Martek to pay up to $90 million for OmegaTech Inc.

Adult market for DHA will now be pursued

March 27, 2002|By Julie Bell | Julie Bell,SUN STAFF

Martek Biosciences Corp., known for its algae-derived supplement for baby formula, said yesterday that it plans to pay up to $90 million in stock for a Colorado company that markets the same nutrient for use in foods and drinks consumed by adults.

The Columbia company said the acquisition of privately held OmegaTech Inc. will ready it for a future in which the supplement, DHA, could be a standard added nutrient in everything from cheese to nutrition bars.

The naturally occurring nutrient has been shown to aid infant eye and brain development, while an increasing number of studies by the National Institutes of Health, Martek and others show it also may boost the health of adults.

DHA already is part of a Martek nutritional oil that Mead Johnson Nutritionals recently began offering in some of its baby formula sold in the United States.

Martek hopes to expand sales in the DHA market for infant formula, which it estimates at up to $400 million a year. It estimates that annual sales of DHA in the much larger food-and-beverage market could exceed $1 billion.

"The combined company, we think, is going to be facing a great future as we expand into the foods and beverages business," Martek Chief Executive Officer Henry Linsert Jr. said in a conference call yesterday with analysts.

Martek's is the only DHA-enhanced nutritional supplement approved for inclusion in infant formula sold in the United States.

OmegaTech's supplement is made similarly - by fermenting a microalgae - but its patented process uses a slightly different organism and can make DHA more cheaply than Martek, said Peter L. Buzy, the Columbia company's chief financial officer.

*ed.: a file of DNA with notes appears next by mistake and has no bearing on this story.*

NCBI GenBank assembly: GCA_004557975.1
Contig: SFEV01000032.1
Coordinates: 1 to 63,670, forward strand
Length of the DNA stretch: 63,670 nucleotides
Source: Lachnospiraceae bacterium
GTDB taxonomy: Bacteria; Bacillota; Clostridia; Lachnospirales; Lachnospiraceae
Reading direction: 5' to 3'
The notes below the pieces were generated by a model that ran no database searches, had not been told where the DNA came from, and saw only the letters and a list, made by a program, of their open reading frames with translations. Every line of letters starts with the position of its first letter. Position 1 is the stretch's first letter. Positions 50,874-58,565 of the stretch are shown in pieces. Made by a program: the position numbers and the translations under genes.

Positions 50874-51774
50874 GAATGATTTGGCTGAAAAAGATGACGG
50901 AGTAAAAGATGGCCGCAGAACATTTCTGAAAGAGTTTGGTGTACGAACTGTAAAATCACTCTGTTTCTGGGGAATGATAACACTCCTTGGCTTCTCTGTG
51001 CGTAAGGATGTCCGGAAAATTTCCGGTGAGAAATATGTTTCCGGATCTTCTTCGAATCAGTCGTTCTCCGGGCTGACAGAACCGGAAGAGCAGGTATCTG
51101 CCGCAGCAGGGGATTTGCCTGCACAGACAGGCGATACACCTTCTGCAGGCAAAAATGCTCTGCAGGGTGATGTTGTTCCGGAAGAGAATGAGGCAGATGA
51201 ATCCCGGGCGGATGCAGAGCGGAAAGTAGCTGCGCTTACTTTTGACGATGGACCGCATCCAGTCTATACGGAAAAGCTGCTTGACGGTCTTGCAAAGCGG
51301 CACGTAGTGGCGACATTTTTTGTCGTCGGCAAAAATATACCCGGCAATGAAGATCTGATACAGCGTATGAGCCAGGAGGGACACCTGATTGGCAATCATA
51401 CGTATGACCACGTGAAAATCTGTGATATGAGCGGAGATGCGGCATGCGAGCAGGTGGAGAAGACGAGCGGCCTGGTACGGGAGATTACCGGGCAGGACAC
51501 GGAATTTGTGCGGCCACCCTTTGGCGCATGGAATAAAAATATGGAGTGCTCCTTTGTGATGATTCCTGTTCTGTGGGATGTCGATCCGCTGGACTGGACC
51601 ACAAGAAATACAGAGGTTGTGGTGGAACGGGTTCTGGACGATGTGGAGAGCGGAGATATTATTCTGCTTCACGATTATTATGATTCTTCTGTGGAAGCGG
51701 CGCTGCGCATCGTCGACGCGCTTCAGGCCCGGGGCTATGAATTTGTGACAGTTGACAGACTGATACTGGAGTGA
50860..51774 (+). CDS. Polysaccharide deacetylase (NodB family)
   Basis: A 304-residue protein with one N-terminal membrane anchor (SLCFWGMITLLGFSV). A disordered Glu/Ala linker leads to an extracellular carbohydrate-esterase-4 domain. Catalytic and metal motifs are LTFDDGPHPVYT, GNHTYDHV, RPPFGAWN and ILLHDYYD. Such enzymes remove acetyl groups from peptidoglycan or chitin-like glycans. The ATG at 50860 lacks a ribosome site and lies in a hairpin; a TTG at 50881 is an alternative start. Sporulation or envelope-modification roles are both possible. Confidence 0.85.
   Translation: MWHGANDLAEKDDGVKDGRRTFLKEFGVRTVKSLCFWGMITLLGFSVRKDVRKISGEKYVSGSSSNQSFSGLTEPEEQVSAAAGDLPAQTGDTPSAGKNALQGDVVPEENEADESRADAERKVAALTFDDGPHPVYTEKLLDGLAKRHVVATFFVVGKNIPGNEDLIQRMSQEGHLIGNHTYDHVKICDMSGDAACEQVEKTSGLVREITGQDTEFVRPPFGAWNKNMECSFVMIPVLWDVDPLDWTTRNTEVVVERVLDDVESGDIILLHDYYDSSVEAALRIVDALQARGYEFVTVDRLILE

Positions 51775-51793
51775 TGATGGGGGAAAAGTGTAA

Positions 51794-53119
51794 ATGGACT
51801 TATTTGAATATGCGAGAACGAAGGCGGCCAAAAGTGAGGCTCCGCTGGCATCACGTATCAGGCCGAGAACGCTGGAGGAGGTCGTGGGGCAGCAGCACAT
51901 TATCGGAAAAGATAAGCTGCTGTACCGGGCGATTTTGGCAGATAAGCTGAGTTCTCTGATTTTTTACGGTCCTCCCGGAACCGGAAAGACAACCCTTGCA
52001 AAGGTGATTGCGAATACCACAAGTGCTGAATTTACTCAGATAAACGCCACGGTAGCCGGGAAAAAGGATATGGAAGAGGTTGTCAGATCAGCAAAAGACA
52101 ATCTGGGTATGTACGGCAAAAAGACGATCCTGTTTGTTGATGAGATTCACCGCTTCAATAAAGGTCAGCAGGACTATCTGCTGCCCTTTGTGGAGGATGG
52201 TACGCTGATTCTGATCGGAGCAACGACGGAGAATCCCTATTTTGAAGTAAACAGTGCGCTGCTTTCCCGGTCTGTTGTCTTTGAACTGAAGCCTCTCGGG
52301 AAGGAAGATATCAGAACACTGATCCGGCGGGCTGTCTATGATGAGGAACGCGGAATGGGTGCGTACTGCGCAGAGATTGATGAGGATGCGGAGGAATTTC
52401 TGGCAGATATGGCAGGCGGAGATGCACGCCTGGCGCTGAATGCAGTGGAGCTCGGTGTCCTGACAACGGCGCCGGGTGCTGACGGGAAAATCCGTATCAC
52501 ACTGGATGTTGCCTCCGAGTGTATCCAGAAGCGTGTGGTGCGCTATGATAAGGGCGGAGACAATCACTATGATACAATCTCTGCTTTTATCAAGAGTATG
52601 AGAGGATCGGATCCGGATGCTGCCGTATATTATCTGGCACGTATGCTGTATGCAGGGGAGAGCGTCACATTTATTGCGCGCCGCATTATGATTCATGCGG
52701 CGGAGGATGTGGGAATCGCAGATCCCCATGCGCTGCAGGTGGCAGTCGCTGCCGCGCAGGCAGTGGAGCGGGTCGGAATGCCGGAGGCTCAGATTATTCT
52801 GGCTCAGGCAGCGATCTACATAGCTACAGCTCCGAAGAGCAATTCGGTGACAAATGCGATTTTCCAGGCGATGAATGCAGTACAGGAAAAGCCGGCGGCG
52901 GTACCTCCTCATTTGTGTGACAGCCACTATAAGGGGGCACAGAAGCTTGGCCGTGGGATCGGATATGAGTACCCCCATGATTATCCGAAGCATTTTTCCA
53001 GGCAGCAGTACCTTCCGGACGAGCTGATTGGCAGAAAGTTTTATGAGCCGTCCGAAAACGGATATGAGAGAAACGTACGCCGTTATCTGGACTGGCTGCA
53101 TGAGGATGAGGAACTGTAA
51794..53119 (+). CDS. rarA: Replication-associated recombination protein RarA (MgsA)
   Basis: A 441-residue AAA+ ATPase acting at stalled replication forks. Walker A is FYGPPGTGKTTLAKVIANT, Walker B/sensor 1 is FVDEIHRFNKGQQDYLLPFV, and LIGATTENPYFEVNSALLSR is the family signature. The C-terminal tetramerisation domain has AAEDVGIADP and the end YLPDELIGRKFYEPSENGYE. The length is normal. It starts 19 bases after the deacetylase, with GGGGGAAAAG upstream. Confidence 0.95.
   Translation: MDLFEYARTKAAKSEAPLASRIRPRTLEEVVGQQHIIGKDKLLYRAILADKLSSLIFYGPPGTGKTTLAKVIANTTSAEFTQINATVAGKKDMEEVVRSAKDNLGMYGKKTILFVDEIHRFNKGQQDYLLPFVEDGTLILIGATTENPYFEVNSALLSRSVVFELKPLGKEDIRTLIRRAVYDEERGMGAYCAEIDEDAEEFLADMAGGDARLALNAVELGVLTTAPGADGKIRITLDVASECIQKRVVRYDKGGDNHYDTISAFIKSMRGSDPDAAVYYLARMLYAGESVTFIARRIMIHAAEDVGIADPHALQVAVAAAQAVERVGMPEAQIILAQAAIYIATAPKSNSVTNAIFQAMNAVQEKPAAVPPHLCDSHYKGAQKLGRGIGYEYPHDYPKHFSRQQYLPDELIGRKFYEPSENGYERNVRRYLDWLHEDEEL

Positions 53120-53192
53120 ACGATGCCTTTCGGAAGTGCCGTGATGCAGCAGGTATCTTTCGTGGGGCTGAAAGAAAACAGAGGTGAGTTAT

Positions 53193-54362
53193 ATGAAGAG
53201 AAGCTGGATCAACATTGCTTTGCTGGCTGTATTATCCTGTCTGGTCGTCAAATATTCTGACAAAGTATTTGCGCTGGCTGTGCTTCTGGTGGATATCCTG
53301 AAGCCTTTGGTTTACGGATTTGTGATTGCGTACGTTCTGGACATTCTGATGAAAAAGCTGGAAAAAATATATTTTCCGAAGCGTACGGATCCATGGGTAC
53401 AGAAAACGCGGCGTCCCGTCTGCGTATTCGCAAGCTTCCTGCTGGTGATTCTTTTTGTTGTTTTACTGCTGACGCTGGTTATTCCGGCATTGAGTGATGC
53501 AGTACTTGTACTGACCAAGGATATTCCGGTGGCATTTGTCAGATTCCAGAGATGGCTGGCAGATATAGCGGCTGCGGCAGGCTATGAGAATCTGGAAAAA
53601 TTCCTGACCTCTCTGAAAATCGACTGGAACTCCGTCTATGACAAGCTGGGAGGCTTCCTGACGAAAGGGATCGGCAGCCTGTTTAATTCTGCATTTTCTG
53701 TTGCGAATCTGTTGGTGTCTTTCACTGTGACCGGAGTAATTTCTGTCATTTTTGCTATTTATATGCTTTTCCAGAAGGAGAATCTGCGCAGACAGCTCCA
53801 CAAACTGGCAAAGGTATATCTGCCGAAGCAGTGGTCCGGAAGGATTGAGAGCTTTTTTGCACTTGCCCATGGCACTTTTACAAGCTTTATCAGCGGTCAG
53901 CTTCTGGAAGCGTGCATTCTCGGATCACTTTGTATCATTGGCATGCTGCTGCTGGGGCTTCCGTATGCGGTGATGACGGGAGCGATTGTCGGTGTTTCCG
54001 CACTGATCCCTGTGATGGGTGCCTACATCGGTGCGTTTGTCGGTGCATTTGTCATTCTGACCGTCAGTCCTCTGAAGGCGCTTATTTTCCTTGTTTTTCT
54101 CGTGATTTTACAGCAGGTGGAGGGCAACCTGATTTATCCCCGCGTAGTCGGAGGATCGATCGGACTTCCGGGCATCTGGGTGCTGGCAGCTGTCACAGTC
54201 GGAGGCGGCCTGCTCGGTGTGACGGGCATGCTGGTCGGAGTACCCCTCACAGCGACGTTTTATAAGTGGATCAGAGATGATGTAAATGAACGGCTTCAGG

OmegaTech's DHA product also already has U.S. approval for inclusion in foods and beverages consumed by adults.

Martek initially will pay 1.8 million shares of common stock, with a market value of about $50 million. An additional 1.4 million shares would be payable over the next two years if goals tied to sales, gross margin, regulatory and labeling requirements are met, bringing the total potential price of the deal to about $90 million.

Wall Street reacted tepidly yesterday, with Martek's shares falling as low as $28.65 before gaining 55 cents, or nearly 2 percent, to close at $29.55 on the Nasdaq stock market.

Part of the reason, Offutt Securities analyst Vandana K. Bapna said, is that Martek has a long way to go to prove its DHA can become a standard food supplement like vitamins A or E.

OmegaTech, of Boulder, Colo., has just begun marketing its DHA product for use in food and beverages in the United States after getting back the rights to do so in June 2000 from Pharmacia Corp.

Its products include a DHA animal-food supplement that results in DHA-enriched eggs now on the U.S. market under the Gold Circle Farms label; DHA additives marketed in cheese and spreads overseas; and DHA supplements sold in gel-capsule form in U.S. GNC, Rite Aid and Kroger stores.

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